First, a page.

Why Voting and Elections Matter
Why Voting and Elections Matter
original article written by Net Advisor™
WASHINGTON DC. A party in power can forever influence the laws in the United States in federal courts and at the Supreme Court level, if they place a judge who is more activist than an independent judiciary as the U.S. Constitution requires.
Purpose of Term Limits
If one political party should stay in power “too long” it can change the (legal) direction of the country. Such action could put our Constitutional Republic (Article IV, Section 4) at risk of becoming under some supreme ruler without Congressional authority such as a Monarch, self-proposed King, or Dictator. [Further Reading: United States v. Cruikshank, 92 U.S. 542 (1875)]. This is why a President is limited by two elected terms in office under the 22nd Amendment, Article I of the U.S. Constitution.
When the country is faltering, like now, change is necessary to put the country back on a healthier path. If government fails the People, voters can remove them from office and replace them with hopefully fresh thinkers who will do what needs to be done.
President Obama and his elected supporters have views that are not always in alignment with the U.S. Constitution. There are many examples of President Obama’s Constitutional violations, which we will discuss in a future report. For today’s purpose as it relates to the current topic, we cite Obama’s violation of recess appointments and what may happen after the 2014 Mid-term elections.
President Obama’s Violation of the U.S. Constitution: Recess Appointments
In 2012, President Obama tried to make some judicial appointments to the National Labor Relations Board (NLRB) bypassing the U.S. Senate’s legal authority. Obama made these appointments while the U.S. Senate was in session.
Obama’s action is a Constitutional violation of his Presidential authority, and the U.S. Supreme Court agreed (PDF 108pps) in a rare unanimous 9-0 decision. Because of the U.S. Supreme Court ruling, all of those NLRB appointments were rescinded.
Supreme Court & Judicial Appointments in a Lame Duck
The period where one party loses control in Congress is called “Lame Duck.” President Obama will likely push through every single appointment – mostly permanent Federal Judges where only the U.S. Senate needs to confirm such appointments. These appointments can also include replacing any retiring member of the Supreme Court of the United States (SCOTUS).
Justice Ruth Ginsburg has been pressured by Liberal Democrats to retire from the Bench to then allow President Obama to replace her potentially with an activist judge on the High Court. President Obama has already appointed two of the nine U.S. Supreme Court Justices (Elena Kagan and Sonia Sotomayor) during his term in office.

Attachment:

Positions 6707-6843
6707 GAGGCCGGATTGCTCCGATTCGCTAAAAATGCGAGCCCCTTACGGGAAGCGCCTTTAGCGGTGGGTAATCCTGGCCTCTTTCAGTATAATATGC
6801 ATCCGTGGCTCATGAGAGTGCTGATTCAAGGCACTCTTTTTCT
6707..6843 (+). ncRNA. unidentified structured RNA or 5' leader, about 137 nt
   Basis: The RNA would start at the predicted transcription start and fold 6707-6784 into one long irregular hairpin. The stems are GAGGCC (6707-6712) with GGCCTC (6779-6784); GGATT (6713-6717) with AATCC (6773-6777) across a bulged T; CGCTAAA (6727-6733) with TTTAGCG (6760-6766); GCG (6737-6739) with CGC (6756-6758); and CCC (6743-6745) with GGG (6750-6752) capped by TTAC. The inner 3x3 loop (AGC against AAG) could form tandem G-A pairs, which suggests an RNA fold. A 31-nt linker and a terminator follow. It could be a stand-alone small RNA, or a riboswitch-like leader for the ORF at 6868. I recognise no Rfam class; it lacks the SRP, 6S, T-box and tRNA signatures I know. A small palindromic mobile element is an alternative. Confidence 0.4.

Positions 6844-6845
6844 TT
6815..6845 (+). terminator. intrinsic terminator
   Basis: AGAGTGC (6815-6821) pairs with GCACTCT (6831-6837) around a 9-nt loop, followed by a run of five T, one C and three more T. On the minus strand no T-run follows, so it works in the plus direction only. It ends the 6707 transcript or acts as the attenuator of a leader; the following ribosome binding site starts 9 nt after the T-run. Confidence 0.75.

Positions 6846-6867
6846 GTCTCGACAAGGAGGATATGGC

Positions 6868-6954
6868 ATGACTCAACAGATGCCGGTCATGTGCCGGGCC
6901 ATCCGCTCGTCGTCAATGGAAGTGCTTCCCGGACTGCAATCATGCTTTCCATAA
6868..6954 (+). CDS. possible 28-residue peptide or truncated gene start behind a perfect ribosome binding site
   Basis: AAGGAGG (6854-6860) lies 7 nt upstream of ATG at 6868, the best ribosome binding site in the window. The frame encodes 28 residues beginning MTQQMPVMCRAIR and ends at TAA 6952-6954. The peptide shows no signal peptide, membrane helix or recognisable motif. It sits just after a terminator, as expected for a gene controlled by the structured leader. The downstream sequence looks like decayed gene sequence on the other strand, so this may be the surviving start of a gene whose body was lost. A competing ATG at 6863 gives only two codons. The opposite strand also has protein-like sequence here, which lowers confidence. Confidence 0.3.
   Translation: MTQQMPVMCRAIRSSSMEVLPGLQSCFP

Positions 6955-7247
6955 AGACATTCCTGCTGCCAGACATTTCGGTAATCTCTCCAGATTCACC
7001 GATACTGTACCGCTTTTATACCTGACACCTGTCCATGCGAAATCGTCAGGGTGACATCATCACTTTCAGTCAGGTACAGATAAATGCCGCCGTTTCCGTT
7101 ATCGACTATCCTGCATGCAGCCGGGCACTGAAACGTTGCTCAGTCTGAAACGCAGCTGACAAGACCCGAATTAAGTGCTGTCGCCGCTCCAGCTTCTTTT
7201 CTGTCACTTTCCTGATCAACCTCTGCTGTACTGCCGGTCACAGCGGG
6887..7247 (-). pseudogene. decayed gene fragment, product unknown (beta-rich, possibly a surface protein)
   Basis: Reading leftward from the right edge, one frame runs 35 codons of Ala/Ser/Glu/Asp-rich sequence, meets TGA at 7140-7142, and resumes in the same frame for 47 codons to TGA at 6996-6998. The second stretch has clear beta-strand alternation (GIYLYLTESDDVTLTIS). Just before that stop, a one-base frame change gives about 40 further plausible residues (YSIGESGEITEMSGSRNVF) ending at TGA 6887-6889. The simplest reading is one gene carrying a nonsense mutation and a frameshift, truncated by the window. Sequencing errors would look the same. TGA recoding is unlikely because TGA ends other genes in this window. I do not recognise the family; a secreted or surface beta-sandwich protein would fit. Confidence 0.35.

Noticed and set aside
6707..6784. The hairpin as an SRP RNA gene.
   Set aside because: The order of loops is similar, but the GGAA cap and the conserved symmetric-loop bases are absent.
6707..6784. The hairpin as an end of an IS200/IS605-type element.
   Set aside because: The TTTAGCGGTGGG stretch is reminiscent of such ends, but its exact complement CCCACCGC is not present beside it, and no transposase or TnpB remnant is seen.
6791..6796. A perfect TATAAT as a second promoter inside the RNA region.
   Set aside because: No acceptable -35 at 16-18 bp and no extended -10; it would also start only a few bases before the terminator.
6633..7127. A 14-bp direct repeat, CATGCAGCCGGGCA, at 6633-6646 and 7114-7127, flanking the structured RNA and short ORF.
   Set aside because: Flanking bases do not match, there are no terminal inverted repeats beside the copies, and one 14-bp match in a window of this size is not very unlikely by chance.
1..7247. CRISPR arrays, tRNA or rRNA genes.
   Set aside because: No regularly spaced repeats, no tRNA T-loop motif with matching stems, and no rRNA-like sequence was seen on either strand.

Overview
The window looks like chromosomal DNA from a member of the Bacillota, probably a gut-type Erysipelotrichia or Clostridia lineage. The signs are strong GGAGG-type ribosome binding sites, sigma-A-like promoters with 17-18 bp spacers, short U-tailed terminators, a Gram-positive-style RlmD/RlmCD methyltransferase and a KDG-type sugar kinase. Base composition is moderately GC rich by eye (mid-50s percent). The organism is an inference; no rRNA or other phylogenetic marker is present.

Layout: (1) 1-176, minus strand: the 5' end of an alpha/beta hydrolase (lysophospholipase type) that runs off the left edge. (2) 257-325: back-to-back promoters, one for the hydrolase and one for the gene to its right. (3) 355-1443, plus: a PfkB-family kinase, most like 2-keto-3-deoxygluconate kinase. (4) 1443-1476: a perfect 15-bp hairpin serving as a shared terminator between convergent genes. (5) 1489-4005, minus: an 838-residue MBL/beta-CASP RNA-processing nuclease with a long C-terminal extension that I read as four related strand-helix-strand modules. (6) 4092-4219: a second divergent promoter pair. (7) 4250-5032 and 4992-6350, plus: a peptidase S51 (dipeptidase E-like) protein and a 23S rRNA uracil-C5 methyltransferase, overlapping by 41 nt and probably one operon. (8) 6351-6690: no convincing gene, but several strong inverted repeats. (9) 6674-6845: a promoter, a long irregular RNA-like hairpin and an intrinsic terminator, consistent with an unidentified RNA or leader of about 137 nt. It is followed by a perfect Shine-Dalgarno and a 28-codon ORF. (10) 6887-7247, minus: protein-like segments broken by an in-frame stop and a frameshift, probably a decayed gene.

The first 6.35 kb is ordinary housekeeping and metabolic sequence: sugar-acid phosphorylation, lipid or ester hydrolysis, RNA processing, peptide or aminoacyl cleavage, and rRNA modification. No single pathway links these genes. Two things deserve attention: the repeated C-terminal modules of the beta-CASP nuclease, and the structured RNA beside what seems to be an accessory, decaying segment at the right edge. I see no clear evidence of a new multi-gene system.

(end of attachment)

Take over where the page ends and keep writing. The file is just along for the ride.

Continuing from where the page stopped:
To make it easier for Obama to pass his Presidential appointments by the U.S. Senate, Democrat Majority Leader Harry Reid (Nev.) unilaterally changed the rules. The result of this is in attempt to silence the minority party in the Senate from having a say in government. It should be interesting when Republicans take the Senate this year or in the future and if Democrats will complain about having their voice silenced by Reid’s rule change?
Obama Threatens to Bypass Congress – Again
Despite SCOTUS unanimous ruling against President Obama’s Constitutional violation, Obama continues to threaten to act without Congressional authority.
“[W]e’re not just going to sit around and wait interminably for Congress (to write laws) …We’ve been waiting a year already.”
— Pres. Barack Obama said in June 2014 on MS-NBC. (Source: Breitbart)
It is a bit disconcerting that a sitting President would even consider the notion of repeatedly violating Constitutional law because Congress (Legislative Branch of government), who has the legal authority under Article I, Section 1 of the United States Constitution won’t pass a law that Obama (Executive Branch of government) wants for political reasons.
The lawful citizens (the People) of the United States have the power to vote and make changes to their representatives when their representatives fail them, and fail to uphold the laws that they have been empowered with, and not to exceed their authority. This is why voting and elections matter.
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